Tag Archives: Depth

DAVID GEMMELL, HEROIC FANTASY AND LITERARY FOILS

David Gemmell was one of the great fantasy authors. He chose to write heroic fantasy, rather than high or epic, and he mastered his preferred form. He remains, probably, the finest writer in that field. Nor is he likely to be surpassed. But what lifted him to the top of the genre?

Certainly, his books are page turners. Like any good writer, he knew how to hook a reader into a story and then to keep them in suspense. He filled the pages with excitement and then finished with a rousing bang. But many writers know how to do that.

He also deployed the full range of characters: good guys, bad guys, bad guys who turn good, good guys who turn bad – and most, just like ordinary people, aren’t really one or the other. They have traits of both. But lots of writers do this, too.

Regardless of the strong fantasy elements of his books, his stories are grounded in reality. In fact, he seemed to take great pleasure in grinding the reader’s face into it. Here, he’s a bit different from many, but hardly alone.

He also matches his characters external conflicts with internal counterpoints. That raises him a few rungs up the ladder, higher than many, but by itself doesn’t make him the master of heroic fantasy.

What sets him apart is that his stories resonate with depth. Not the depth of world building (languages, histories, appendices etc.) found in The Lord of the Rings, but something else that Tolkien also used: the power of contrast. They say conflict is king in storytelling. If so, contrast is queen, and she is an equal ruler.

In The Lord of the Rings, contrasts abound everywhere. Most things have a counterbalance – or an outright opposite. Think Gandalf/Saruman, Moria/Lothlórien, the hope of Théoden/the despair of Denethor. This is a trait shared by some of the great English storytellers. Shakespeare used opposites: comedy in tragedy/tragedy in comedy. Charles Dickens used contrast a different way in one of the best selling books of all time – A Tale of Two Cities. This is how it opens: 

It was the best of times, it was the worst of times, it was the age of wisdom, it was the age of foolishness, it was the epoch of belief, it was the epoch of incredulity, it was the season of Light, it was the season of Darkness, it was the spring of hope, it was the winter of despair. . .

Small wonder that this is one of the best known literary quotes in the English language. It’s right up there with that other ultimate of opposites, “To be, or not to be…”

My point with all this is that contrasts (foils if we want to get technical) are powerful tools. They throw light on things in the same way that deserts taste sweeter after eating something sour.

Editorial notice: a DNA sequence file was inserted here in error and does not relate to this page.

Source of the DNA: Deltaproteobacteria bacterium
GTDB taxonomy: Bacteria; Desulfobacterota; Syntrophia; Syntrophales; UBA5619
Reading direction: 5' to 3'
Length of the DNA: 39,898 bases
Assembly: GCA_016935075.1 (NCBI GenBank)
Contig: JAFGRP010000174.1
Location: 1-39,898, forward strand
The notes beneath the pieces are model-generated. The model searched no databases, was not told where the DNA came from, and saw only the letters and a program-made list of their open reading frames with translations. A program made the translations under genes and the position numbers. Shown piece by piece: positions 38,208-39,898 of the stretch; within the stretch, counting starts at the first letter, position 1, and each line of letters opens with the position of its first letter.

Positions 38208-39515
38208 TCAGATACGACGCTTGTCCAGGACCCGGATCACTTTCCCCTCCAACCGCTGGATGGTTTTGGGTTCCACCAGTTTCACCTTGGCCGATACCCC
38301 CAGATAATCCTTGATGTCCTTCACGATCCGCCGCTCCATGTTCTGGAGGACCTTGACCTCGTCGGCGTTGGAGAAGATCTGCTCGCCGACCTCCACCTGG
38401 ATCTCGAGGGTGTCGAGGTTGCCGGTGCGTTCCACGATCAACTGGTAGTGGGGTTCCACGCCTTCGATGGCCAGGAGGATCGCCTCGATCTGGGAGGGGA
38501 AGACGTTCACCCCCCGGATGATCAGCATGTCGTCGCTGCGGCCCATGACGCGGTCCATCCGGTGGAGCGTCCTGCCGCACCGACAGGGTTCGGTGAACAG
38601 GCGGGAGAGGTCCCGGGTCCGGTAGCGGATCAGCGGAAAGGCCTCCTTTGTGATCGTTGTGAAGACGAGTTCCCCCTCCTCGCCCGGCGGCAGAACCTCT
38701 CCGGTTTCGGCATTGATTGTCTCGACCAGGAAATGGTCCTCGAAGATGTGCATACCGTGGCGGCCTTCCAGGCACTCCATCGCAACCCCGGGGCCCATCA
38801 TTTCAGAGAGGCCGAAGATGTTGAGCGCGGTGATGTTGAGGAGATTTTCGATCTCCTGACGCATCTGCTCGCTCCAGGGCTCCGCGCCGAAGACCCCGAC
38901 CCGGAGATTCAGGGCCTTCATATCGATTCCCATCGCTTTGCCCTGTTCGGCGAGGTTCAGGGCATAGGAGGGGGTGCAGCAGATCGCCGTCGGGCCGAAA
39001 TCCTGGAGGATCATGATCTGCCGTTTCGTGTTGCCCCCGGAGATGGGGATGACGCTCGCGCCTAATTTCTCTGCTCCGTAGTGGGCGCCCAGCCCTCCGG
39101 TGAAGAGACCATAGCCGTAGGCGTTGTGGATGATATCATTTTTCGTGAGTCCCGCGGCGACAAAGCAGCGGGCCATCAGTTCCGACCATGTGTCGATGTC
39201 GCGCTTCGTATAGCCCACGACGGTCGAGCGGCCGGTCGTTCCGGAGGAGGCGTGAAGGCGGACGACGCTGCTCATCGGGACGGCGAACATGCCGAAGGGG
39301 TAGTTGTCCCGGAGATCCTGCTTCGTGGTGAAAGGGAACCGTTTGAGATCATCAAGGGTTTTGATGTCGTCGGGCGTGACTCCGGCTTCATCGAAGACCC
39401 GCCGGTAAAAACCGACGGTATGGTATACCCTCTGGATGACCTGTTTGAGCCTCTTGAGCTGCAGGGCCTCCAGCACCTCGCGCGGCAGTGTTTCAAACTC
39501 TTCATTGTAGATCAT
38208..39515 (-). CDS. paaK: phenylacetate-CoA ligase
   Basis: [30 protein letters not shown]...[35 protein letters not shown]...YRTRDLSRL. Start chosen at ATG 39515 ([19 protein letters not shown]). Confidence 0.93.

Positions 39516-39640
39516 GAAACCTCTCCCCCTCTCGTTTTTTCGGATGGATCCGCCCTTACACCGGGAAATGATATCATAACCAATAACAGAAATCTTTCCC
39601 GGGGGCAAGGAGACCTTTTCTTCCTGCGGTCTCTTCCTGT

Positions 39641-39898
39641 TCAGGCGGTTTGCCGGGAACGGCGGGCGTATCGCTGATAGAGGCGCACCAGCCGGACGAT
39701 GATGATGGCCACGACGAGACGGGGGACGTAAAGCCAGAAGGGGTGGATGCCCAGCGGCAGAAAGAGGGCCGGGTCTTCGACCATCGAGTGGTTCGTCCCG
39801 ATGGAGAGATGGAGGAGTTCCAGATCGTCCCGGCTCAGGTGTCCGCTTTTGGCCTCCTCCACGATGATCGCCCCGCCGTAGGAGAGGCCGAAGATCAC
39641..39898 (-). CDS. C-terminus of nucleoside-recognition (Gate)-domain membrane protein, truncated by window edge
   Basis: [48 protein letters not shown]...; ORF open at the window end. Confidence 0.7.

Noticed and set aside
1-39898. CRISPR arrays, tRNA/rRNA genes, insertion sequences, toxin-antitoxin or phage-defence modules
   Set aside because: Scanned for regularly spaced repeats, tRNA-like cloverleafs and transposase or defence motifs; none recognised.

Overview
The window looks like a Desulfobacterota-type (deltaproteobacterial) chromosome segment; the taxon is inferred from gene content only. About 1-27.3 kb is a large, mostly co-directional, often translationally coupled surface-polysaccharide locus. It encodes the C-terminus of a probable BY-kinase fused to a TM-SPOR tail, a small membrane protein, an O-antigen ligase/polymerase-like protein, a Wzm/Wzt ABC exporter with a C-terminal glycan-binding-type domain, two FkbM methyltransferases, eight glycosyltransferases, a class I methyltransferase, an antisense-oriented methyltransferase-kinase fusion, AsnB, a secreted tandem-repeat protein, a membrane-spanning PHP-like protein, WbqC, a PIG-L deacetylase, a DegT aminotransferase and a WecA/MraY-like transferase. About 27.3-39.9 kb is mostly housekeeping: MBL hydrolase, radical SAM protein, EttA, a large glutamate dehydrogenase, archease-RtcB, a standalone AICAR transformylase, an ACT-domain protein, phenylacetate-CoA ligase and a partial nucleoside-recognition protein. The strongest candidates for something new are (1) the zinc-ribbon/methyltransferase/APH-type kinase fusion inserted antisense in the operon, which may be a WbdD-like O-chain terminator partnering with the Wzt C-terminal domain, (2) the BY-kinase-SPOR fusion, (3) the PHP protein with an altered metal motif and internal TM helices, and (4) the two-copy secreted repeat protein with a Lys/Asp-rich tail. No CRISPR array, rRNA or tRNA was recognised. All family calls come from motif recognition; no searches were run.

Gemmell concentrates on his characters, which is fitting in heroic fantasy, and that’s where his contrasts are most at work.

Let’s take just one example and study how he uses the technique. I could choose any of his books and find a similar effect, but I think it’s most pronounced in Waylander.

The book takes its name from the main character. Waylander tragically lost his wife and children many years ago and has since lived the life of an assassin. Haunted by anger and guilt, he seeks revenge against his family’s murderers. In the process, he became a killer for hire. His last mission was the assassination of the Drenai king, and it’s shortly after this that the story begins.

Early on he meets the mystic, Dardalion. Dardalion is a Source Priest: kind, gentle, pure and a pacifist horrified by violence.

Waylander saves him from torture and death at the hands of outlaws. He achieves this with ruthless efficiency, for his skill at fighting is far superior to ordinary men. After the rescue, Dardalion travels with him, and they interact. Waylander’s ruthlessness washes off on the priest, and Dardalion’s goodness washes off on Waylander. Over time, he regains his conscience, though he loses none of his deadly skills. He puts them to use no longer as an assassin for hire, but to fight a great evil, and he transforms into a hero. And Dardalion, under Waylander’s influence, realizes that pacifism in the face of annihilation is not the only, perhaps not even the best, way to serve the Source. Ultimately, he forms a band of warrior-priests who also fight evil.

The two men are not only opposites of each other, but their futures are opposites of their past. They transform into something new, their change not only inspired by the other party but by the part of themselves that they realized was weak. They each find a balance – with the world and with themselves.

This is a kind of literary yin and yang. One force gives birth to the other. By their synergy, the whole becomes more than its parts.

The blurb to Waylander foreshadows this yin and yang contrast. Most tellingly in this:

Stalked by men who act like beasts and beasts that walk like men, the warrior Waylander must journey into the shadow-haunted lands of the Nadir to find the legendary Armour of Bronze. With this he can turn the tide.